1. Preserving an Autumn Harvest: Thornbridge Beer Pickled Onions

I’m going for a little change of tack here and plan to do a little series letting you into the dangerous thoughts of Claire preserving. Let’s start at the very beginning, for it’s a very good place to start and it’s pretty relevant to drinks in the form of beer!

A few of you may know I spent much of my Autumn Sundays in the kitchen cooking up some things I’ve never tried before, half keeping myself sane, half making Christmas presents. Some went well, some went very well and some didn’t go so well, in fact, potentially to the point of me cooking up a paralytic virus, but that’s another story.

I’ve made chutneys and jams before, my final year undergraduate house very conveniently had a large garden lined with blackberry bushes and two apple trees, so out came spiced apple chutney and blackberry jam to moderate success. However this year, while working in a local fruit and veg shop, I was excited to see pickling onions.

I watched these pickling onions for a few weeks, yes I’m the type of girl who watches onions, and wondered if I could do something a bit different with them. After a few Saturdays of pondering, I stumbled across the fact that you can pickle onions with beer, making the world’s best pub snack (who knew pickled onions were a pub snack?!).

I found a number of beer-based recipes that were all quite similar: there’s the Great British Chefs post which intends normal sized onions for a few hours to serve with a dish; and this post from Bits and Bites which is a similar recipe but with smaller onions and from the pictures reassured me I could keep the onions in a jar for several months before christmas. So I used a combination of the two recipes with my own spin: Thornbridge Chiron. Chiron was chosen because it’s a beer close to my heart, it was the first bottle of beer I drank whole, by myself, on the 11th of March 2014.

The pickling onions did not sell massively well. The majority were sold as an alternative to shallots, or when less of an onion was needed, as my favourite Welsh customer gave reason. So I obtained many more of these pickling onions and thought to myself that I would experiment and use Thornbridge Jaipur for a batch. The Jaipur did not smell great initially and I expressed these worries to Twitter, my tweet was responded by Thornbridge Brewer, Will, who assured me that the sweetness would mature with the Jaipur and probably would be quite nice after a while. So there you had it, my spin, not one but two different types of beer pickled onions.

Tracking back, I had thought to myself pickling onions would be even easier than making jam and chutney… WRONG. You have to peel and chop 60 odd little tiny onions, admittedly I actually did forget about that part. But other than that it’s all pretty easy. I used pickling vinegar, easily obtained from most large supermarkets, beer, juniper berries, thyme and honey. You basically boil it all up, pour into sterilised jars and keep for quite a while.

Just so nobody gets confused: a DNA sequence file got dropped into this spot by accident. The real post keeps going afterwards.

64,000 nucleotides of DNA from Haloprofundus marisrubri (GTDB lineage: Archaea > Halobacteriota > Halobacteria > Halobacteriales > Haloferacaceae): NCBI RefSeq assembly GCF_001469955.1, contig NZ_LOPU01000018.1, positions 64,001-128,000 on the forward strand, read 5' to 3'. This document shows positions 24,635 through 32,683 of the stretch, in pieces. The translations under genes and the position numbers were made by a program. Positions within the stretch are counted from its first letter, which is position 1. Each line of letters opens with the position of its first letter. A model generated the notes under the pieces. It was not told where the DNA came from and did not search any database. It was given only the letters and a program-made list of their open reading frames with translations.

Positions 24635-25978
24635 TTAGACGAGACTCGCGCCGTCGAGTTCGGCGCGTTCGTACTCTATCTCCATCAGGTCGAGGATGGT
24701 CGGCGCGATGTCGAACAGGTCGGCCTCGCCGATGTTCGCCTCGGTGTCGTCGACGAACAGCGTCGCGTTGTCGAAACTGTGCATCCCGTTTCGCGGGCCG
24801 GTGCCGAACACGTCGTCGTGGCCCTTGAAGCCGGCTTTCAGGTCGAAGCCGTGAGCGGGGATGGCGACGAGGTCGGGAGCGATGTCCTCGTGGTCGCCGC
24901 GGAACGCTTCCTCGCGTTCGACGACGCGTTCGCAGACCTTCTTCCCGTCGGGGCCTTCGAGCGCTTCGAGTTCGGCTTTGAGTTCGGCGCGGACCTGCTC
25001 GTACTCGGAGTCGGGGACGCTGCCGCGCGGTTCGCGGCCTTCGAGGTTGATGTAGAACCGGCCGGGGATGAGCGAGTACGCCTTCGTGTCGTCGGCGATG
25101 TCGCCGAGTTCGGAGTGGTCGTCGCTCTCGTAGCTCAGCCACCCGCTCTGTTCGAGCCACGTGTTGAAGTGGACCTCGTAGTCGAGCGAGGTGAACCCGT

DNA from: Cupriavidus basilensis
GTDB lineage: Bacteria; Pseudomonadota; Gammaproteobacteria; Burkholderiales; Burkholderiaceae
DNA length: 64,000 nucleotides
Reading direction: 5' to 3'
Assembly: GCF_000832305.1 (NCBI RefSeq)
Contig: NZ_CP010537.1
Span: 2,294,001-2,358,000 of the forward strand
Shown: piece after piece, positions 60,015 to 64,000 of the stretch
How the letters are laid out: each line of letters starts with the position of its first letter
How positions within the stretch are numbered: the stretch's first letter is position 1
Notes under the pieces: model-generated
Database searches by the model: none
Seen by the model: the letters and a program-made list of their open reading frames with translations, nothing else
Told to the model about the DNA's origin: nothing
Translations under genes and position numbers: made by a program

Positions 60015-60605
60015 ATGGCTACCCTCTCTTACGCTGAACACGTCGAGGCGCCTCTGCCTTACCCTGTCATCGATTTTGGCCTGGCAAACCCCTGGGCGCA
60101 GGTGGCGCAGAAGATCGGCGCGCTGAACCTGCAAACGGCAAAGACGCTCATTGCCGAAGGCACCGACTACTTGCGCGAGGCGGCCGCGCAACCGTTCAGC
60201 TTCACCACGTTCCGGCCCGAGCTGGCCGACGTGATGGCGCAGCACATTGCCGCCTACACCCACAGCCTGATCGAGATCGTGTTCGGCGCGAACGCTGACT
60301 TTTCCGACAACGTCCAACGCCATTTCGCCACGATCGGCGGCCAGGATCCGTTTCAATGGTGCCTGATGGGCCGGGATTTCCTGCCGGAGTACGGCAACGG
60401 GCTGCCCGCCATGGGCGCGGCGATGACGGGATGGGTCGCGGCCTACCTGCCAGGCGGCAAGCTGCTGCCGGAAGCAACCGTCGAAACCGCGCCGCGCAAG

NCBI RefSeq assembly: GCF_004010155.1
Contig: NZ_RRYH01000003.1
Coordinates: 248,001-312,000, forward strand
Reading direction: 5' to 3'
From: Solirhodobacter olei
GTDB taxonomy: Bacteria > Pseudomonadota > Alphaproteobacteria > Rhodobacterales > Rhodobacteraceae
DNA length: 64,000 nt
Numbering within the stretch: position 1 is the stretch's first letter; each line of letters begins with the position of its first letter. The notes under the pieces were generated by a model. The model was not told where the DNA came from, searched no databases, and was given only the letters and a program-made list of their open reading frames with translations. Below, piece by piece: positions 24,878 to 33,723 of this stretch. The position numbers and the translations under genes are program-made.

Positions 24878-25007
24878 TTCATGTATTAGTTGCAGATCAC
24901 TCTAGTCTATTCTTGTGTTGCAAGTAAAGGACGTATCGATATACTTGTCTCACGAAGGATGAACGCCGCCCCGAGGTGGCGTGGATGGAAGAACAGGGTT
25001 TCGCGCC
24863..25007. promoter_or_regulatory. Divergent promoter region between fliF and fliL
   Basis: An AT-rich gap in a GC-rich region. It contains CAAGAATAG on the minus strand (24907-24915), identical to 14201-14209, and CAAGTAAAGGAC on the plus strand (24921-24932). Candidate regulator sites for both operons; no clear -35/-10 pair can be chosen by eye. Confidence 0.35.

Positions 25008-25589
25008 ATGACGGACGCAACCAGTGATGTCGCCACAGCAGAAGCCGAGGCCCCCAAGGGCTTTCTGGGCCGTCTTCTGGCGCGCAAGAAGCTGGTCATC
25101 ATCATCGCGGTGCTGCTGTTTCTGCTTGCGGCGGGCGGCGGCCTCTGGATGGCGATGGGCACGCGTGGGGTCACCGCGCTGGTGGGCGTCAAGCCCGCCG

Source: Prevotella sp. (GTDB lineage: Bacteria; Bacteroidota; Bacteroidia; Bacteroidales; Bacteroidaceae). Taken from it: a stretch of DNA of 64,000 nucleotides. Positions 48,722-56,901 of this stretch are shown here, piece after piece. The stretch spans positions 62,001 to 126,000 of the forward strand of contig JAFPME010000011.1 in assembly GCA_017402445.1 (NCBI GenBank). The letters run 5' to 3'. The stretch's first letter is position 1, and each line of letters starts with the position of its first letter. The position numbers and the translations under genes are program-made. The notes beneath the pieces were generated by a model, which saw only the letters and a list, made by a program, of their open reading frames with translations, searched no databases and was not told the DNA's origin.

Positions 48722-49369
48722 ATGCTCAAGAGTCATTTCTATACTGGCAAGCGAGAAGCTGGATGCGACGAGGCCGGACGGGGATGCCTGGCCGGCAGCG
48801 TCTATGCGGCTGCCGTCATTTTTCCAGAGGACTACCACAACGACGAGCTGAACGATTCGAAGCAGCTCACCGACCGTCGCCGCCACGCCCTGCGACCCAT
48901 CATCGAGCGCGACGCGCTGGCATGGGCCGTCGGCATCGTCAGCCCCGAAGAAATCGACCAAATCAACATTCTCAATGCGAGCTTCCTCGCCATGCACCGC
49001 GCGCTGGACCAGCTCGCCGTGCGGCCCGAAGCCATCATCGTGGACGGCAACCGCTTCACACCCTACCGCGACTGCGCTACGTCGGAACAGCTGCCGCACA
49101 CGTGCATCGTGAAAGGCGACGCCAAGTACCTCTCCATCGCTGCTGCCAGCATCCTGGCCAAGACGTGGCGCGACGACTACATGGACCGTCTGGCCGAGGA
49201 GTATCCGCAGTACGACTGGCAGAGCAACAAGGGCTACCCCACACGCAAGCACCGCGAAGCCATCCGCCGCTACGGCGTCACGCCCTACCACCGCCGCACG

Taste tested at a month in, the flavour hadn’t quite seeped all the way through the chosen onion, but I was assured by my housemate who was indifferent to pickled onions that these were quite nice. My neighbour, who is a pickled onion fan, said she thought they were really sweet and nice and quite a few got eaten by more neighbours at the Boxing Day party. So I consider them a hit? Oh and my neighbour got the Jaipur batch, so I’m glad that one worked out!

So, if you haven’t heard already heard about #tryanuary (don’t try and say it out loud, it’s much better as a hashtag), it is a craft beer movement, powered by Hop on the Bike where the industry is encouraging people to drink responsibly while trying something new this January! I’d quite like to extend this to cooking, so I’m slyly proposing that beer pickled onions could be a good opportunity to #tryanuary with some craft beer and see what combinations you can come up with!


4 responses to “1. Preserving an Autumn Harvest: Thornbridge Beer Pickled Onions

  1. This raises a number of important questions, such as: is your favourite customer Welsh, or do you have a favourite customer amongst each of the nationalities which visited your shop? If so, does this extend to bloggers? If it does, can I apply to be your favourite Welsh blogger? Please?

    Next is a clarification: yes, I knew pickled onions were a pub snack. Not being a beer drinker, I rarely go into pubs, but pickled onions are one of the few things that might tempt me in. They are also available in better quality fish and chip shops. As are pickled eggs. Which are even better.

    Finally, another important question (as I type this, I realise that the number of important questions was in fact two, which is perhaps slightly less than I’d hoped for): are you going to try pickling onions in coffee?

    Keep up the good work!

    • 1. He was my favourite customer that was Welsh. I had a number of favourite customers which had notable attributes. Like my favourite older couple, my favourite younger couple, my favourite yummy mummy, my favourite elderly man, my favourite doppelgänger.
      You can be my favourite Welsh blogger! Especially as you retweet and post such lovely long comments!

      2. I think the South Somerset pubs have an aversion to Pickled Onions cuz I’ve never seen them.

      3. I don’t know whether pickling onions in coffee is a particularly good idea. Does vinegar and coffee go together?

  2. Pingback: 2. Preserving an Autumn Harvest: Victoria Plum Jam | Dap and Drink·

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